Everybody loves a good loophole. Whether it be some sort of smart, seemingly hidden tactic to win a board game or an ingenious but legal scheme to evade taxes, reading between the lines and benefitting from it is an awesome feeling.
Carpool lanes on major roadways offer a great alternative to sitting in traffic. The only condition to using this lane is that you need to have 1 or more passengers in your vehicle. A driver in Nevada recently was pulled over for driving in the car pool lane with only one occupant in his vehicle, or at least so the police officer thought. When the driver was confronted by the officer about driving solo in the car pool lane, he brilliantly argued that the dead body he was transporting is technically a passenger.
This happened on Interstate 15 in Nevada last week. A Nevada Highway Patrol Officer pulled over a driver for driving by himself in the HOV lane. I should clarify that he wasn’t driving your typical hearse. This was more of a mini van that was converted into a hearse, which doesn’t seem legal or sanitary, but that’s neither here nor there. Anyway, the driver explained to the officer that he was transporting a dead body and pointed to the corpse and said “Well doesn’t he count?”, meaning he believes the body should count as a passenger. The officer laughed, but disagreed. Apparently dead bodies don’t count as a passenger, but the cop decided to be a homie and let him off with a warning.
First things first, I tip my cap to this driver. You miss 100% of the shots you don’t take, and instead of sitting there like a bitch and accepting his ticket, this guy decided to think outside the box. Pointing at a dead body you have strapped down to a gurney in the back of your car and saying “That’s my passenger right there, officer” is fucking hilarious, and even the cop knew it.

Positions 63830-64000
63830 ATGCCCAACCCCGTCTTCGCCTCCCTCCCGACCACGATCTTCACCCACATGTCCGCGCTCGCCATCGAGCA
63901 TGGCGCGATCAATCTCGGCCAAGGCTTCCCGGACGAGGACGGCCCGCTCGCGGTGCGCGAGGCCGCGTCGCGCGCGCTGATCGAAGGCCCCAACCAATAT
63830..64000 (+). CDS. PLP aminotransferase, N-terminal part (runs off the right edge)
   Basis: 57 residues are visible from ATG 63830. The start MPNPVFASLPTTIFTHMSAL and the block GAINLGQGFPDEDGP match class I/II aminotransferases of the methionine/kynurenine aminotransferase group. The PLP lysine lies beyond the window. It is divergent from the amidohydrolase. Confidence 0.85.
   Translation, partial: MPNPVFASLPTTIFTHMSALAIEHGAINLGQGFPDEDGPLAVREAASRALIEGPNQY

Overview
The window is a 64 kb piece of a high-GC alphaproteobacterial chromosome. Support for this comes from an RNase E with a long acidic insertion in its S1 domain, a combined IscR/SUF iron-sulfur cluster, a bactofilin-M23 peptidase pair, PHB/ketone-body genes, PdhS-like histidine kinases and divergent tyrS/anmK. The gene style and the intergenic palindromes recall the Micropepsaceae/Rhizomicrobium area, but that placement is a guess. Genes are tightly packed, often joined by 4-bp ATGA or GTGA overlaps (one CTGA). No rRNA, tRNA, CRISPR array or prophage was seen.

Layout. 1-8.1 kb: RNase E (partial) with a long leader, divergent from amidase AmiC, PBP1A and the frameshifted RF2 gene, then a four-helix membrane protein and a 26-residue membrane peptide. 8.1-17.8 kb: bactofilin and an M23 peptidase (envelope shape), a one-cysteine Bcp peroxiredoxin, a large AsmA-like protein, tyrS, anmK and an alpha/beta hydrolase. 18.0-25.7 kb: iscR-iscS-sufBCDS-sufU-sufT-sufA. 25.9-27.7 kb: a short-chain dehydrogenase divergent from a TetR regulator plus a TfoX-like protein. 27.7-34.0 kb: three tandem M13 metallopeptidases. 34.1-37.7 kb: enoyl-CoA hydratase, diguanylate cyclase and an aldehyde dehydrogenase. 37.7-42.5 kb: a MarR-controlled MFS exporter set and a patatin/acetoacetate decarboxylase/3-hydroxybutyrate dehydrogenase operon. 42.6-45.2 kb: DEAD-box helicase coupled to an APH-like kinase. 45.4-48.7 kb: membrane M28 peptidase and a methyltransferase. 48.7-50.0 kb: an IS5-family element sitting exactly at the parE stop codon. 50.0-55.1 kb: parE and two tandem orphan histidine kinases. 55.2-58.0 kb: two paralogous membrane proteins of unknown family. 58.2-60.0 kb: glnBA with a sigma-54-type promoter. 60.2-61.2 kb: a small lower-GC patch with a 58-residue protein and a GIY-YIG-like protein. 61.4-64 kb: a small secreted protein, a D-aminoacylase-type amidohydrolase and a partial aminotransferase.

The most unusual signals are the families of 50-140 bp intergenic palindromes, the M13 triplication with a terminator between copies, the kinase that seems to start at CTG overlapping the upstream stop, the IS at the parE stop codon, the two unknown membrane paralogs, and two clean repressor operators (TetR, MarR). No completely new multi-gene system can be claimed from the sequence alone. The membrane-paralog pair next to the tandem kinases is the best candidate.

Plus, and I’ll admit I’m not too savvy when it comes to traffic laws, but I think he was 100% in the right here in saying that a dead body should count as a passenger. I mean, is that not a human? Sure it might be a dead human, but just because they’re dead doesn’t mean they aren’t a passenger anymore. Does this mean that if you were driving somebody to the hospital in the HOV lane and they croaked on the way, you’re now breaking the law? I don’t know, but it’s something worth looking into if you’re like me and need to know the answer to stupid, hypothetical scenarios.
Part of me wishes this guy did get a ticket, just so he could take this case all the way to The Supreme Court. “The United States Vs. Guy Driving With Dead Body In HOV Lane” would become this decades OJ Trial, and (hopefully) The Supreme Court would rule in his favor and determine that dead bodies count as passengers. Next thing you know they’re gonna try to say that having a dog in the front seat doesn’t count as a passenger. Absolute madness.
This is one of the rare occasions where getting pulled over with a dead body in your car isn’t a big deal, and as far as loopholes go, this is one of the best I’ve ever seen. Although he technically wasn’t in the right from a legal standpoint, he was A-OK in my book. It’s the laws that need to be changed, not the behavior. If driving in the HOV lane with a dead body in your car is wrong, I don’t wanna be right. Play on playa.
PS: I got bored at work and decided to look up some cool loopholes. During my Google session, I found out that you can Basically get away with any crime, including murder, if you commit it in a certain 50 mile area of Yellowstone National Park. The 6th Amendment guarantees our right to a speedy trial, and although this particular 50 mile area is in Idaho, Wyoming has jurisdiction over Yellowstone. So theoretically, if you killed somebody here and turned yourself in, you could request a speedy trial. They would then have to field a jury of people that live in that area, but nobody lives there. Case dismissed. Now to convince all of my enemies to take a vacation there……